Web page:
This anime is one major flashback, starting from the second episode, as seen in the eyes of Gatts, an orphan. His weapon of choice is a sword as tall as he is (reminiscent of Cloud in FF VII). After one of his fights in a public square, he is attacked by members of a mercenary group called Band of the Hawk. He effortlessly kills a couple of them, but before he could get his hands (sword) on the main antagonist (Corkus), he was stopped by the second in command, Caska (it's a girl!), and when Gatts proved he's still stronger than she was, Griffith stepped in. Griffith is the leader of the Hawks, and with his slender sword, made short work of Gatts. However, Griffith wanted Gatts to be in his group, seeing his great potential as a fighter. But Gatts did not want to be tied down to anything or anybody. This was solved in another duel, where Griffith defeated Gatts once again and proclaimed control of Gatts's future.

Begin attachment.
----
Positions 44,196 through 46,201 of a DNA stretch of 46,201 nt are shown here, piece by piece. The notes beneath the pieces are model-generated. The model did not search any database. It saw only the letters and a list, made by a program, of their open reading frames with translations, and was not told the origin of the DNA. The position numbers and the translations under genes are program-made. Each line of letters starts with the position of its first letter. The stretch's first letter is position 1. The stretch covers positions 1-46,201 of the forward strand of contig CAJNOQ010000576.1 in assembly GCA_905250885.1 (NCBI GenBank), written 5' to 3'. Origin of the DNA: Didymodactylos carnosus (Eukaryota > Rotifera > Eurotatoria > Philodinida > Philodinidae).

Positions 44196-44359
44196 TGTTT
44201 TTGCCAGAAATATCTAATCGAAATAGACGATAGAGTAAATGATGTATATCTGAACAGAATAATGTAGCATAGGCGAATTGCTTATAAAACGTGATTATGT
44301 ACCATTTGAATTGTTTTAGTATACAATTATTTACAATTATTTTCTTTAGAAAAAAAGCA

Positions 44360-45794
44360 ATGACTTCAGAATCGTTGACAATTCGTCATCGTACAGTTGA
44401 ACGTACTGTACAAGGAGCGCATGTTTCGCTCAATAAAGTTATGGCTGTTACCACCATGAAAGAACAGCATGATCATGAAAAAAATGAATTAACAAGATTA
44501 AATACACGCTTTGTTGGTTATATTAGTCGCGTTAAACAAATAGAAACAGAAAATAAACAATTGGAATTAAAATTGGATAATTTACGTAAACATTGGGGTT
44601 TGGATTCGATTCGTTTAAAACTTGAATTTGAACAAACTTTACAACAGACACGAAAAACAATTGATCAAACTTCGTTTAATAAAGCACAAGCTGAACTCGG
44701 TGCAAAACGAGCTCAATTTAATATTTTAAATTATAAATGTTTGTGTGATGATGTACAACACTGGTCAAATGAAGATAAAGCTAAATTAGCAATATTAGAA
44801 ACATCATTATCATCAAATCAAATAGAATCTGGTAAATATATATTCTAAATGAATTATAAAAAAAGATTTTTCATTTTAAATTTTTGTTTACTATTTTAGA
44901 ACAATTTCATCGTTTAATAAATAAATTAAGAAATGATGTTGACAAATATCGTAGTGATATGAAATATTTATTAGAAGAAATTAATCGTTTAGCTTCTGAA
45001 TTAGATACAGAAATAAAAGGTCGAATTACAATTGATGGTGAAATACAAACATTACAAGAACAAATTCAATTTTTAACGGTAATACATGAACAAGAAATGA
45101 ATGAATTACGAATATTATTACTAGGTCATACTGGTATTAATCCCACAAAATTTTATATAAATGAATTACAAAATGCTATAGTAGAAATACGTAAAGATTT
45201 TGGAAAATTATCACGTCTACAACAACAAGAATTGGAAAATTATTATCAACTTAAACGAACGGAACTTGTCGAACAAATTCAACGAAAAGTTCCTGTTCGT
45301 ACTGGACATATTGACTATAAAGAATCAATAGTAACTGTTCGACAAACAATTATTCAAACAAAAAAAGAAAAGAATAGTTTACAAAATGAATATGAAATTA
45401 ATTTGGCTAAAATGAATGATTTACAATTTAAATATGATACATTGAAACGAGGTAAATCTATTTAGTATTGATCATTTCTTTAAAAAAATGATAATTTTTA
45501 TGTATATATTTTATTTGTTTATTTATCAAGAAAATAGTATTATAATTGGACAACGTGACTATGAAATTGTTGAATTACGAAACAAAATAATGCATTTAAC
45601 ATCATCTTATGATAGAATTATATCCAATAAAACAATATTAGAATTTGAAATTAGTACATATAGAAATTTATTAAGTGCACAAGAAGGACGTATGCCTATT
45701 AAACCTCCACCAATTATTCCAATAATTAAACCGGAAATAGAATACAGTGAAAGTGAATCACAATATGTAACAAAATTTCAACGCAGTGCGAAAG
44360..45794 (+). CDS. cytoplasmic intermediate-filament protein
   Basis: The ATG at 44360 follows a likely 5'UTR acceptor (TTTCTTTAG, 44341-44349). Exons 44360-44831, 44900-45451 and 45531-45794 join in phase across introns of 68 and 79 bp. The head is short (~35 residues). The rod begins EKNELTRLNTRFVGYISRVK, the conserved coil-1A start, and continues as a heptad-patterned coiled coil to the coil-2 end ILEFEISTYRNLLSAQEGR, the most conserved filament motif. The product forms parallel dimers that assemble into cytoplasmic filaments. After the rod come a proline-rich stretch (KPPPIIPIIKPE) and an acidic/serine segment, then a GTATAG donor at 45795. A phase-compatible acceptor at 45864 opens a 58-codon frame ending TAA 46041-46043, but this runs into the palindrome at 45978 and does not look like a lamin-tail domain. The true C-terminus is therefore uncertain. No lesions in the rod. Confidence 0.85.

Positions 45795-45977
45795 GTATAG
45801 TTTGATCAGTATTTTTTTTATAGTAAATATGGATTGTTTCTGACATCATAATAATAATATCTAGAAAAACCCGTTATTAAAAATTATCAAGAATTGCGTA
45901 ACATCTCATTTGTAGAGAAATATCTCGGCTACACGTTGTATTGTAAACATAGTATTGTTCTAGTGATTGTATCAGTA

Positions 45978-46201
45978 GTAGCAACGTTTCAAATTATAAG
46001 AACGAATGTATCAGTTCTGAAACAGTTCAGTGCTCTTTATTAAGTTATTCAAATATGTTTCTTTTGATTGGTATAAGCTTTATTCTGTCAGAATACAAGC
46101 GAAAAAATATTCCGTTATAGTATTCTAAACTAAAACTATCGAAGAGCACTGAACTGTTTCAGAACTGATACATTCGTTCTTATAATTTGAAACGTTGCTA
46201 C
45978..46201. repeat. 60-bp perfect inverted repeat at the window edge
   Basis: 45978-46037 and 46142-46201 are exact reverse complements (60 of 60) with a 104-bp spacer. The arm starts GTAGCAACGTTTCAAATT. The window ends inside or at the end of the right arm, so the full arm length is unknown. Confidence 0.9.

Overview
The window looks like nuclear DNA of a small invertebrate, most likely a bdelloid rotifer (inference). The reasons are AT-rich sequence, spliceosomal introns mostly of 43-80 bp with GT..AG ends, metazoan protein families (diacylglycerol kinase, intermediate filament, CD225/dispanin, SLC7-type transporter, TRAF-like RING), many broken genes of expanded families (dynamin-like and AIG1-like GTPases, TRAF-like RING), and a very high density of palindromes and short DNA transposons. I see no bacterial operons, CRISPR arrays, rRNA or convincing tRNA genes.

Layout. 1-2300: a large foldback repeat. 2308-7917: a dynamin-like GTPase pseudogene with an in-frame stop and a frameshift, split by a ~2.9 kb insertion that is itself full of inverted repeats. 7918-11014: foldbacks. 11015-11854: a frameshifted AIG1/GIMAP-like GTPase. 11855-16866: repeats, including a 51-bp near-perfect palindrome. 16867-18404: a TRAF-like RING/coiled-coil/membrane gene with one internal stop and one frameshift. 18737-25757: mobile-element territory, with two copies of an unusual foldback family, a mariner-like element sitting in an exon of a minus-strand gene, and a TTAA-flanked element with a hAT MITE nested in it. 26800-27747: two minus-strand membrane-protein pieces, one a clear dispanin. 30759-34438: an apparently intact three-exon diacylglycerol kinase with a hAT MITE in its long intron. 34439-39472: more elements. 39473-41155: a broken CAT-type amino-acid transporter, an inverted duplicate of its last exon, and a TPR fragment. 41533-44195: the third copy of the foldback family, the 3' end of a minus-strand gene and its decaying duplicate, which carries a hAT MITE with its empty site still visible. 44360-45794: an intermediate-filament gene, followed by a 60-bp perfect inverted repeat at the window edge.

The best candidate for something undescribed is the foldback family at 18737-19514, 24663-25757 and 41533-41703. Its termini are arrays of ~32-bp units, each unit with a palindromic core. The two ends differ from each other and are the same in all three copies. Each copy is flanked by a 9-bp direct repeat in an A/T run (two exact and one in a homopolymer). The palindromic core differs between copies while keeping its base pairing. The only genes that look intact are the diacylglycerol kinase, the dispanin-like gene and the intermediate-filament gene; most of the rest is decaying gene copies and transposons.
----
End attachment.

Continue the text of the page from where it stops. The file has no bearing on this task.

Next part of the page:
As a mercenary group, the Hawks are hired by the kingdom that has the highest bidding. In the war between the Kingdom of Midland and Tuda, the Hawks fight for the Kingdom of Midland. Griffith's cunning in battle, added to his charisma, later made him knight, then count. His ambition to become a supreme ruler did not stop him from playing dirty, including having Gatts assassinate the nobles of Midland jealous of Griffith's achievements. His talisman, a round, red, prune-like pendant called Egg of the Kings, also has a role in protecting his life from potential murderers (two of them the king of Midland's brother and the queen of Midland). Griffith's interest in Princess Charlotte, the daughter of the king of Midland, too, gave him the assurance that he would easily secure the throne, but little did he know that it would bring him his downfall.